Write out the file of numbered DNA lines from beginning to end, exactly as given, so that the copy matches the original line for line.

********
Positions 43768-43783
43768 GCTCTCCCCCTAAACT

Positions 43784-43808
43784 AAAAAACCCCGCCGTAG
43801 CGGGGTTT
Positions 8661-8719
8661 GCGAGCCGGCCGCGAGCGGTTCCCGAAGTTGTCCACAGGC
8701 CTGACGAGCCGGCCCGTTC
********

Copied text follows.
Positions 43768-43783
43768 GCTCTCCCCCTAAACT

Positions 43784-43808
43784 AAAAAACCCCGCCGTAG
43801 CGGGGTTT
Positions 8661-8719
8661 GCGAGCCGGCCGCGAGCGGTTCCCGAAGTTGTCCACAGGC
8701 CTGACGAGCCGGCCCGTTC